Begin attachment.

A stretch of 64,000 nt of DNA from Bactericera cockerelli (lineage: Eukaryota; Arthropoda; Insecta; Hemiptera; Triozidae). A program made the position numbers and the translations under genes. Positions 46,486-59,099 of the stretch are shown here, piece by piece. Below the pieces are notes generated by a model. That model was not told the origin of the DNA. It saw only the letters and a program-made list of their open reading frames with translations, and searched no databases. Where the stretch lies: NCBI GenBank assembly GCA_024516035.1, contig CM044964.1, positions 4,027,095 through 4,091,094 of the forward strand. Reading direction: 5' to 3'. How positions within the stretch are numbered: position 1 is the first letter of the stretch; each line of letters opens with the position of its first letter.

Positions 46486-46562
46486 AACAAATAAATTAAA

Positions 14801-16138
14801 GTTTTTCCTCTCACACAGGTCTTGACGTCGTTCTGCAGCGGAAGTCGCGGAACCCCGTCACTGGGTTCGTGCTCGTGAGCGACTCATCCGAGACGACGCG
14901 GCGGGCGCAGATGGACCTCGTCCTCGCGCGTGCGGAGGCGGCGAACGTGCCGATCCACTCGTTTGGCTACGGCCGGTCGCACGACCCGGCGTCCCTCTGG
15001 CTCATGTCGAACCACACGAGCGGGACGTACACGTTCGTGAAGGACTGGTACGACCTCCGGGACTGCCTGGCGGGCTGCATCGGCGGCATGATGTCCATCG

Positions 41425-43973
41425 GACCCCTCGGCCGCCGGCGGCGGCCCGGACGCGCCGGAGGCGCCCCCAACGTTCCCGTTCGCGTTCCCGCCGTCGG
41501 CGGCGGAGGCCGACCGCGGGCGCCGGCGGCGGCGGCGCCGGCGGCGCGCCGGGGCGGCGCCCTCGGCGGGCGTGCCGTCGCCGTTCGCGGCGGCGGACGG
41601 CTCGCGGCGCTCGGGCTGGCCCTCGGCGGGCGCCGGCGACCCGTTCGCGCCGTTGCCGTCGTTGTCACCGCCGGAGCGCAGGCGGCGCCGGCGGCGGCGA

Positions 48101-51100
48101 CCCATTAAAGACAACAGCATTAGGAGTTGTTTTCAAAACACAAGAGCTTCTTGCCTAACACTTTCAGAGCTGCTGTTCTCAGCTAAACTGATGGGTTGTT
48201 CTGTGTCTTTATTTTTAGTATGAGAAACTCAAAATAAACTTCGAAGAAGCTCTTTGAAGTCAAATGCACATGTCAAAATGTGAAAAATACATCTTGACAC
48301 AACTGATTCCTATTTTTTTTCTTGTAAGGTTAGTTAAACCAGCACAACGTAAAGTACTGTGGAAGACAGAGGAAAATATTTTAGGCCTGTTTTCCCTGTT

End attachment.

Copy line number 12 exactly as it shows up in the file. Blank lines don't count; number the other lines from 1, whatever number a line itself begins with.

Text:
Positions 48101-51100